A short hike from your car (2.2 mile or 3.5 km round trip) from the trail head on Glacier Point Road, you’ll find yourself thousands of feet above the floor of Yosemite Valley with amazing views with some truly stunning views. This is one of two south rim hot spots for stargazing. Sentinel Dome with its elevated 360 degree views is the other one, especially for full-moon viewing (check local tour company Discovery Yosemite Tours for their special seasonal guided Full Moon Tours). Definitely come early to watch the sunset as the day's last rays paint the sculpted granitic walls in golden hues. Be sure to come prepared with headlamps for the trek back to your car. Keep up-to-date on key celestial happenings.  You never know when a once in a lifetime event may happen like the recent visitation by Comet NEOWISE.  Brittany Colt, a Photography Educator and Guide in Yosemite with the Ansel Adams Gallery, beautifully captured NEOWISE lighting up the night sky above El Capitan.  Look closely and you can spot the light of a climber's headlamp on the face of the granite monolith.    

For details on the hike visit YosemiteHikes.com.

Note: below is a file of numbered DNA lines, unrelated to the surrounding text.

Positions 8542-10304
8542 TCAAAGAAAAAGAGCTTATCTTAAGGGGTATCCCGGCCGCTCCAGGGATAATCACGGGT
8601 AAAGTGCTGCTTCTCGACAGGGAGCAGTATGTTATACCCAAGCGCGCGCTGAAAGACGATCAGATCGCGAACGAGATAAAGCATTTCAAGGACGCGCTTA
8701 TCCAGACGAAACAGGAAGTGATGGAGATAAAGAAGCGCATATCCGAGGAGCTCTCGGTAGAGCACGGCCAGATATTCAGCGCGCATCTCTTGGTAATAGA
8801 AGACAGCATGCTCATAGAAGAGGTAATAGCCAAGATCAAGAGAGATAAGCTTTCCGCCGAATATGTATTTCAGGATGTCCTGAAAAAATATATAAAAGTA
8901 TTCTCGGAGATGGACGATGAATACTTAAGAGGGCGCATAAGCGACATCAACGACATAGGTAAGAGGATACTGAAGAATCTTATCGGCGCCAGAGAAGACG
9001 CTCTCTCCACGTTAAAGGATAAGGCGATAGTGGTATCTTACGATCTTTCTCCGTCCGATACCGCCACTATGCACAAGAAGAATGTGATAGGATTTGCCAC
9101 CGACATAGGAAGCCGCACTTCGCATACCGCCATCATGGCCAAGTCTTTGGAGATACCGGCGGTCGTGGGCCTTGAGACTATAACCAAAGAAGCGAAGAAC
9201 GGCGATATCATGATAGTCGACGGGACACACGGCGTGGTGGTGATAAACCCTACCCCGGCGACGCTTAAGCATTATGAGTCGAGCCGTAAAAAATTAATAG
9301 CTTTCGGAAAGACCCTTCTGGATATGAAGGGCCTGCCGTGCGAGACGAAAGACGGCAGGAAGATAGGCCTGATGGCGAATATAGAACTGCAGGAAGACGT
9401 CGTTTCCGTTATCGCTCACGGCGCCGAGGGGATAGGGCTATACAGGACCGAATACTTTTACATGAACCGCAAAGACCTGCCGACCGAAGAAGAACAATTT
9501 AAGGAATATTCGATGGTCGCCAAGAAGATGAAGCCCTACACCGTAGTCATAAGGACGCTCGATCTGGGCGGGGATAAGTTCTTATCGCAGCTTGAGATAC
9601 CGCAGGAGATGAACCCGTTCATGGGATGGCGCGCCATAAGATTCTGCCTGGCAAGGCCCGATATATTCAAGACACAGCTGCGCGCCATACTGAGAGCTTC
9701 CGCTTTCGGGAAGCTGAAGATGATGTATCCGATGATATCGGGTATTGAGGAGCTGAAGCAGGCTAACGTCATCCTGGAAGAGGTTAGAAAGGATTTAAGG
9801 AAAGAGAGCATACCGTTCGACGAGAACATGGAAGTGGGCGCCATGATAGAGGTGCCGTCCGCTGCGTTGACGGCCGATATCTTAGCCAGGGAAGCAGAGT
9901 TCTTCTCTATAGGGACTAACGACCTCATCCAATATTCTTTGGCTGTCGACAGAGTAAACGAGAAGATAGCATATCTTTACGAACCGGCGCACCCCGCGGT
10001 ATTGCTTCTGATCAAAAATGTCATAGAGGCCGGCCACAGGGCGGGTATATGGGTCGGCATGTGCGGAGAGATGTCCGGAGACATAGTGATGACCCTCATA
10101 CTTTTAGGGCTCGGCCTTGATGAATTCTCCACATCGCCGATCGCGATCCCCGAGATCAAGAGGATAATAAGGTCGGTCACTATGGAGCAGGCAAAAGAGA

A long exposure image by Photographer Darvin Atkeson captures the movement of the stars with Clouds Rest and Half Dome in the foreground.  A streaking meteor can also be seen. 

This is a great location to drive up to and enjoy and it is wheelchair accessible. Glacier Point features stunning views of Yosemite Valley, Half Dome, Yosemite Falls and Yosemite’s high country in both the day and the night. With clear views to the East, Glacier Point is also known as one of the best sunrise spots in Yosemite. 

Learn More

Park the car along the road near Yosemite Falls or at the Yosemite Falls day use parking area and make the short trek out to Cooks Meadow. Bring a fold up chair and set up along the wood boardwalk. Take in the sound so of crickets and enjoy the view as Yosemite’s famous granite monoliths create a natural frame around a starlit sky. A special treat can be observed on full moon nights during the late spring and early summer months when water flow in Yosemite Creek is still strong; the mist created diffracts the strong moonlight and you can experience Moonbows on Yosemite Falls!  Tip for future planning - Yosemite Conservancy typically conducts Moonbow photography programs in April, May and June, conditions permitting.